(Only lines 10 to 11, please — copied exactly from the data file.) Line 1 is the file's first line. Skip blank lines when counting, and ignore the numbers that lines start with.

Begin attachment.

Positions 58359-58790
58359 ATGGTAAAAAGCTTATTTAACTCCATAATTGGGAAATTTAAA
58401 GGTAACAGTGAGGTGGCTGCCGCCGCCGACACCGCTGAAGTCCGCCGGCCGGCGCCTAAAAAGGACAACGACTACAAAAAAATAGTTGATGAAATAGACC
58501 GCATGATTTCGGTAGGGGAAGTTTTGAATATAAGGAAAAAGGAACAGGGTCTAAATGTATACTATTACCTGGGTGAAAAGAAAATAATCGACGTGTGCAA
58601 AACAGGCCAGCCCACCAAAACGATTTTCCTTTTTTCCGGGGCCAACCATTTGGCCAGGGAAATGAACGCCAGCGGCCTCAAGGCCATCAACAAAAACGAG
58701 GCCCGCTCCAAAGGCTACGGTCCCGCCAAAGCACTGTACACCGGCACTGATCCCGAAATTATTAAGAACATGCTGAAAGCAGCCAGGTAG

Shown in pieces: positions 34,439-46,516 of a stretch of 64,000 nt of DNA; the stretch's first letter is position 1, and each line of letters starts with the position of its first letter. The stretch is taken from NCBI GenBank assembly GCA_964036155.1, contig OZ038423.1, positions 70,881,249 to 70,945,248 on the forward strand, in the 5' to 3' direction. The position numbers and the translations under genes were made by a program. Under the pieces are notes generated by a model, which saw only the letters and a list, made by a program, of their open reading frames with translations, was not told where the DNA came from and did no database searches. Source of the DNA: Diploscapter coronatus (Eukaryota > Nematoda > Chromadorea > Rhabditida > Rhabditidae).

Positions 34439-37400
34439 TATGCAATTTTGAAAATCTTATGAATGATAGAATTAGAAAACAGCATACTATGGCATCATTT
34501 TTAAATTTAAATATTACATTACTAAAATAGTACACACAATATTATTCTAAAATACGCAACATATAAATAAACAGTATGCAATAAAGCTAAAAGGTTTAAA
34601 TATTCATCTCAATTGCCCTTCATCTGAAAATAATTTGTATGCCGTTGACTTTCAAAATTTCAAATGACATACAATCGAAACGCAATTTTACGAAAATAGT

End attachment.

34501 TTAAATTTAAATATTACATTACTAAAATAGTACACACAATATTATTCTAAAATACGCAACATATAAATAAACAGTATGCAATAAAGCTAAAAGGTTTAAA
34601 TATTCATCTCAATTGCCCTTCATCTGAAAATAATTTGTATGCCGTTGACTTTCAAAATTTCAAATGACATACAATCGAAACGCAATTTTACGAAAATAGT